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Hot Flushes

     Lifestyle tips and coping strategies


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Hot flushes are described a sudden unpleasant sensation of burning heat spreading across the face, neck and chest, can occur. Shortly after the sweat patients can then feel cold and clammy and even shiver. Some patients experience one or two flushes a week, whilst others can have ten or more a day but generally, the number of hot flushes will decrease over time.

Night sweats are described as a sudden sweat often linked to hot flushes and tend to happen at night. Patients sometimes find that their sleep patterns are disturbed because of these sweats. Research published form our team has shown that trying different hormone drugs many help or if this fails limited success has been gained from some prescribed drugs including; progesterone, clonidine or antidepressants. All these drugs of course have side effects of their own so lifestyle strategies are certainly worth a try first. 

Causes - All women will naturally go through the menopause usually between 50-55 years of age. Some lucky women have very few effects but in other they suffer considerable hot flushes and night sweats. Some cancer treatments interfere with the function of the ovaries in women or testes in men. This often causes hot flushes which may be permanent or temporary. The risk of this should have been discussed before the start of therapy. The ovaries and testes have two main functions; to produce eggs and sperm and to produce sex hormones (testosterone in men & oestrogen and progesterone in women). In pre-menopausal women the 3 main causes ovarian failure which can cause menopausal hot flushes are:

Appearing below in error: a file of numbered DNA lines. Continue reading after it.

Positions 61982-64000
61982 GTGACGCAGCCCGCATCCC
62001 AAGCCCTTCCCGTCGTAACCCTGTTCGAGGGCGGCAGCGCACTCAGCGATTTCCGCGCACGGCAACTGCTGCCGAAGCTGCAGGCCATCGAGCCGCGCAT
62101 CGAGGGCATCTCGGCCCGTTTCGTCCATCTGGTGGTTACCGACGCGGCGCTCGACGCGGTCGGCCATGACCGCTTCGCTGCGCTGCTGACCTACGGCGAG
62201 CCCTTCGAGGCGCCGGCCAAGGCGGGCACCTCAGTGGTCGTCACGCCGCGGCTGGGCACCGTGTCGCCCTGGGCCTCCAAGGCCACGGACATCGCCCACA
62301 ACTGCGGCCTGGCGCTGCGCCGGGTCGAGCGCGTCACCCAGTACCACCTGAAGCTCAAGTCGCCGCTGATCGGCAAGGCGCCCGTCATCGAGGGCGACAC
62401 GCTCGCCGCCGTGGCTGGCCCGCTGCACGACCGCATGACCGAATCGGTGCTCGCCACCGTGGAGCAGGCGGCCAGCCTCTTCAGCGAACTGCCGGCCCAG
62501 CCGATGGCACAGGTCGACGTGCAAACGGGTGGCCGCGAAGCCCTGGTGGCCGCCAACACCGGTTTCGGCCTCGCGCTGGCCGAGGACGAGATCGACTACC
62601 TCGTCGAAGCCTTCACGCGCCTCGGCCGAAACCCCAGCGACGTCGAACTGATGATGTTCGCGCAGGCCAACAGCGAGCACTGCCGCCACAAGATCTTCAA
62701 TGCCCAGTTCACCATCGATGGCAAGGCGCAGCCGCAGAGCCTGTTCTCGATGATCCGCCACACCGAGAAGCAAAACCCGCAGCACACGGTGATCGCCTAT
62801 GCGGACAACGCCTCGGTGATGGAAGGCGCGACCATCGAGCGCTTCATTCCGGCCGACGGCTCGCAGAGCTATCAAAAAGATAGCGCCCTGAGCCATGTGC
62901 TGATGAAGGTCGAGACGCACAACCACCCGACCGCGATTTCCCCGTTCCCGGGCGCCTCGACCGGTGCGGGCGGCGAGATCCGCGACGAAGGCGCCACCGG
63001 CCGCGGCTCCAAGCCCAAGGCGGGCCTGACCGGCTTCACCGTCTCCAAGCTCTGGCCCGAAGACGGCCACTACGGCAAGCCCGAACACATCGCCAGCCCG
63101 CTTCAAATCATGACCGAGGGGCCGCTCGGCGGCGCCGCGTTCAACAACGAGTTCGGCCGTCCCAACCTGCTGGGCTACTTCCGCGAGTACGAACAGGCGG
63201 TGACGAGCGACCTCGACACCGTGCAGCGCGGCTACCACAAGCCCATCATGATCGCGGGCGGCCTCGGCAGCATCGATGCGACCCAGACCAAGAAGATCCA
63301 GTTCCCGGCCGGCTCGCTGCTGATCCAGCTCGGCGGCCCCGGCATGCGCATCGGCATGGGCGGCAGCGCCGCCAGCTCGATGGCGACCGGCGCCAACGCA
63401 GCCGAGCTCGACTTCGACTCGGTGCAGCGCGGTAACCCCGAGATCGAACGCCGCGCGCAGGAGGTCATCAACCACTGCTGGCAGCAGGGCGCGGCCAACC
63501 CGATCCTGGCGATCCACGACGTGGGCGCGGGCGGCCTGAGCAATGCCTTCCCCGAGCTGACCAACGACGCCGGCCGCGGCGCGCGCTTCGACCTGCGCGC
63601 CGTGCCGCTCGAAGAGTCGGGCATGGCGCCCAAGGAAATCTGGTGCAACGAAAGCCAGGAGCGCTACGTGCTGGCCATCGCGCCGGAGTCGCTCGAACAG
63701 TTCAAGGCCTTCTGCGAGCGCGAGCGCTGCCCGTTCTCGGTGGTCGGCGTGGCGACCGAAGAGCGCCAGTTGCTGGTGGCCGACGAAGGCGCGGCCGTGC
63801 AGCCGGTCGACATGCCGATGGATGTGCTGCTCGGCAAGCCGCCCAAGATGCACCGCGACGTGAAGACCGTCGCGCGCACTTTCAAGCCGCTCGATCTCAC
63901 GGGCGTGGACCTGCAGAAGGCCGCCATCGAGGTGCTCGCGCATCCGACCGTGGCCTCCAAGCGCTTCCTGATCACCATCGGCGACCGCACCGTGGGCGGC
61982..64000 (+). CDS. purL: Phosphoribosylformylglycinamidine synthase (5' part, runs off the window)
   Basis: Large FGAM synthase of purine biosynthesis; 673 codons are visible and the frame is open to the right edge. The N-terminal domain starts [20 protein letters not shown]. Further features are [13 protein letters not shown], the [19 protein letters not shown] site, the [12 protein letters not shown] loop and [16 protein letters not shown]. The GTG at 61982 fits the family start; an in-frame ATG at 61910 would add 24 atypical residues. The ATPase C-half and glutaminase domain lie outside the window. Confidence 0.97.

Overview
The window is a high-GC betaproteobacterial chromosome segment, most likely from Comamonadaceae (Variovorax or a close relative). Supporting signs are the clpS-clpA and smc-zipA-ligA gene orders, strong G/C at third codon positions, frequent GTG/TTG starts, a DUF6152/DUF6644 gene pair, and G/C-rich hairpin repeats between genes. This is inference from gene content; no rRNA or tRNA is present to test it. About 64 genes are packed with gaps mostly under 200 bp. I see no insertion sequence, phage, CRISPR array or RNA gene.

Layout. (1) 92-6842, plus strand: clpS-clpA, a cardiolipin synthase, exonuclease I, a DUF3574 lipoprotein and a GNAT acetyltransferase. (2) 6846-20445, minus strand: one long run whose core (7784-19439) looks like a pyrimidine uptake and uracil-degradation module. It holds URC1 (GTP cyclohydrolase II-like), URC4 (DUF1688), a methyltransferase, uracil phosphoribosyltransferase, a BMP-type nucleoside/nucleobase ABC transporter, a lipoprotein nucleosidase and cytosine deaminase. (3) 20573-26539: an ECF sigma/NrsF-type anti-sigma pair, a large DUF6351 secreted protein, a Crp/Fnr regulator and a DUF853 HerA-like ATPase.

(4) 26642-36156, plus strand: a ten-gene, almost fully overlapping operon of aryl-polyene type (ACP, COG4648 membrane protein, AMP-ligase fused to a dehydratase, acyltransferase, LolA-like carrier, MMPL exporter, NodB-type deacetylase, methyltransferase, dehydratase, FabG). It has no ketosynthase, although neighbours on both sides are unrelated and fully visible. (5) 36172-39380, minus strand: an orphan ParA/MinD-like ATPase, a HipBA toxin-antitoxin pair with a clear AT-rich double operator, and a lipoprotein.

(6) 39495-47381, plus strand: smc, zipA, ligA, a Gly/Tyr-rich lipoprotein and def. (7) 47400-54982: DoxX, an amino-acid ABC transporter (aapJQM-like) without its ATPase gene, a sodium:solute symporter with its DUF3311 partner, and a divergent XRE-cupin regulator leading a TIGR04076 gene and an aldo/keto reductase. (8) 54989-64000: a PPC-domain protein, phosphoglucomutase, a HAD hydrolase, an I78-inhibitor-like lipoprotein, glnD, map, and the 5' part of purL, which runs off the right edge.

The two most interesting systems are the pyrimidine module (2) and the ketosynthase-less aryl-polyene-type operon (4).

Other drugs can cause hot flushes without necessarily affecting ovarian failure. These include hormone therapy such as

Non hormonal drugs can also cause or increase the severity of hot flushes ven less obvious causes such as some bone hardening drugs. such as the bisphosphonates


What can you do to help?

Many people practice self-help techniques that can assist in making hot flushes less uncomfortable. You may find it useful to keep a note of when you have hot flushes so that you can identify any pattern. If you know when to expect hot flushes you can be better prepared. Otherwise here are some practical tips which may help:

Clothes, environment and hot flushes:

Diet & hot flushes:

Smoking & hot flushes:

Relaxation techniques:

Stress can increase the number and intensity of hot flushes a person has. Being anxious about hot flushes could make your symptoms worse. Knowing what to expect and being prepared will help you feel more in control and ease your anxiety. Relaxation therapy can reduce stress and flushes. Hot flushes usually come and go over short periods, so try to relax and wait for the sensation to pass. You may find it helps to imagine yourself in a cool place, for example by the sea, when you feel a hot flush coming on. It may also help to know that although hot flushes are uncomfortable for you, other people are unlikely to notice them happening. (For information on training courses and resources, contact the Stress Management Training Institute. There is also a wide range of relaxation tapes available from health food shops and bookshops).